In The Name Of The Working Class: The Inside Story Of The Hungarian Revolution
By Sandor Kopacsi
Grove Press, 1987, 304 pp.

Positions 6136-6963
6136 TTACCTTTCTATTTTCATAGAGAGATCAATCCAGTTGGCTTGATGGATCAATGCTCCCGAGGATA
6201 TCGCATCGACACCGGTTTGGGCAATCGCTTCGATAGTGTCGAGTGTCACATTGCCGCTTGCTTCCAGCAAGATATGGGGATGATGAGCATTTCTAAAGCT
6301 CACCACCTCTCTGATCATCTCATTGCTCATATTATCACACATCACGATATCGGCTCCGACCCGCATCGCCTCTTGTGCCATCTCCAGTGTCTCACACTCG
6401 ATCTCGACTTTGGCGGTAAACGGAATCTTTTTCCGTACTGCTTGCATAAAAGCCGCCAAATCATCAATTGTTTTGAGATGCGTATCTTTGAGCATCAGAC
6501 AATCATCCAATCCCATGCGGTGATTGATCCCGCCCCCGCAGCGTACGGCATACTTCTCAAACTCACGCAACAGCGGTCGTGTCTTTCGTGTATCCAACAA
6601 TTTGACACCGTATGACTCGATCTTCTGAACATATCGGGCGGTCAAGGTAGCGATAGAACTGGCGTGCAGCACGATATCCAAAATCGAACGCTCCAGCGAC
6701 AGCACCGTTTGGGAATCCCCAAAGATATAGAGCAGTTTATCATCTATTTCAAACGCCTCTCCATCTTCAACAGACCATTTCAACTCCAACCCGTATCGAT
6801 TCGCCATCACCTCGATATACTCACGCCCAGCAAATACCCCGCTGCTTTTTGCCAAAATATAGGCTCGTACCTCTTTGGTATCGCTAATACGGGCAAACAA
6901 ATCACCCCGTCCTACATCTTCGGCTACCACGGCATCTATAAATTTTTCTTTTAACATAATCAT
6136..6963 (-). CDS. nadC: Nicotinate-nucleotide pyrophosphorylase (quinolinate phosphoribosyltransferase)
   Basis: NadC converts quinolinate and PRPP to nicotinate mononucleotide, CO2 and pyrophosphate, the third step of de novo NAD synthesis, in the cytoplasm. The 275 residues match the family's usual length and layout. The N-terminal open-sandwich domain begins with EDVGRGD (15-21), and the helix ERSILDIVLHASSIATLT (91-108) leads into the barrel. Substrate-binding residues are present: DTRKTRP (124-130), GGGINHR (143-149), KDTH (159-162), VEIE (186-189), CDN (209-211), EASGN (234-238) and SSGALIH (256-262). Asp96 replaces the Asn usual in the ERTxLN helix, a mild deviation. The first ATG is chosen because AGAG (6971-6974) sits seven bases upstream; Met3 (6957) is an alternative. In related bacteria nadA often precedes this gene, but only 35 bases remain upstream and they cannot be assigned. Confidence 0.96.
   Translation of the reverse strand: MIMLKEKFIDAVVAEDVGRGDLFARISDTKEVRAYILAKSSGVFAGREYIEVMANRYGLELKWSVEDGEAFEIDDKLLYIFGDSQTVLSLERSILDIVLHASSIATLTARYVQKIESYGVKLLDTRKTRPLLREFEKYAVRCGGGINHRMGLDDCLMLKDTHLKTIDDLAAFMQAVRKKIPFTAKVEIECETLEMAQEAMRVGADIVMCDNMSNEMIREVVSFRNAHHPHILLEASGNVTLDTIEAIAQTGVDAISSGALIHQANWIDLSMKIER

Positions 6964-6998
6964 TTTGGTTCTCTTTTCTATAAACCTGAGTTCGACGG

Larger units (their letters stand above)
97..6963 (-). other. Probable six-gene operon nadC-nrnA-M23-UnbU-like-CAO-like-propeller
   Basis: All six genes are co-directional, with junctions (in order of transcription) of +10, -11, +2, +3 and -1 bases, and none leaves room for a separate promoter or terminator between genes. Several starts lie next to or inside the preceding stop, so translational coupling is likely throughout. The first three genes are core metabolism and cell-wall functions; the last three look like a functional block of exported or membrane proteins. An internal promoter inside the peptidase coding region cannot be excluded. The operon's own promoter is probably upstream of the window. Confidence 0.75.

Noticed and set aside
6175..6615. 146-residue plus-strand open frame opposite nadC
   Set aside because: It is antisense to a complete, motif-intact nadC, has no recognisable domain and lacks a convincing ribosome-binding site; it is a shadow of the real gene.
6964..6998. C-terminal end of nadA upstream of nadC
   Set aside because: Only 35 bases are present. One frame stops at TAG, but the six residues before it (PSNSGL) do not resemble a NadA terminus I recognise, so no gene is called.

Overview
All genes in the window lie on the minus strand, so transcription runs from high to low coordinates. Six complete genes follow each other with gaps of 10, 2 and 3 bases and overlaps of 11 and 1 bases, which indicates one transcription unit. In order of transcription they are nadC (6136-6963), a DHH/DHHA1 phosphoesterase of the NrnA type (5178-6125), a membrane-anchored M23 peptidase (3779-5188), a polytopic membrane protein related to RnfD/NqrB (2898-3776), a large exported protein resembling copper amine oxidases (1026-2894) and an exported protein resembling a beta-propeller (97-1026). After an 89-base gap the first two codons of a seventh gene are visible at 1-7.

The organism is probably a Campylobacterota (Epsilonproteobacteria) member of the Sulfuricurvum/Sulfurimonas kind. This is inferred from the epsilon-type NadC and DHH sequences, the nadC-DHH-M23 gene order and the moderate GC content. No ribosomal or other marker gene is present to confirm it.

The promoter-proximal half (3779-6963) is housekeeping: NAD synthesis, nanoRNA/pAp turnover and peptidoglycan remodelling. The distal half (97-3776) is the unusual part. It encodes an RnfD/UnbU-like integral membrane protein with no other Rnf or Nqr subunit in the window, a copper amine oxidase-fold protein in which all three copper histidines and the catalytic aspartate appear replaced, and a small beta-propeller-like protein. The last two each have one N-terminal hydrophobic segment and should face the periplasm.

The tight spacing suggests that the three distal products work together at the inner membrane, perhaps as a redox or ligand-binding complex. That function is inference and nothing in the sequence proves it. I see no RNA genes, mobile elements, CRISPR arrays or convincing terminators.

A dedicated communist and rising star in the postwar Hungarian regime, Kopacsi became chief of police (the regular civil police, not the hated security forces) in Budapest in 1952. In 1956 he supported the liberal and nationalist trends represented by Imre Nagy, sympathized with popular demands, and was named deputy commander of the new national militia. When Soviet forces took over, he was seized, tried with Nagy and the other "traitors," sentenced to life in prison, and amnestied some years later. This is not the only inside story of 1956, but it is an arresting and significant one, a swiftly moving narrative studded with vivid encounters as the author, now a Canadian citizen, recalls them.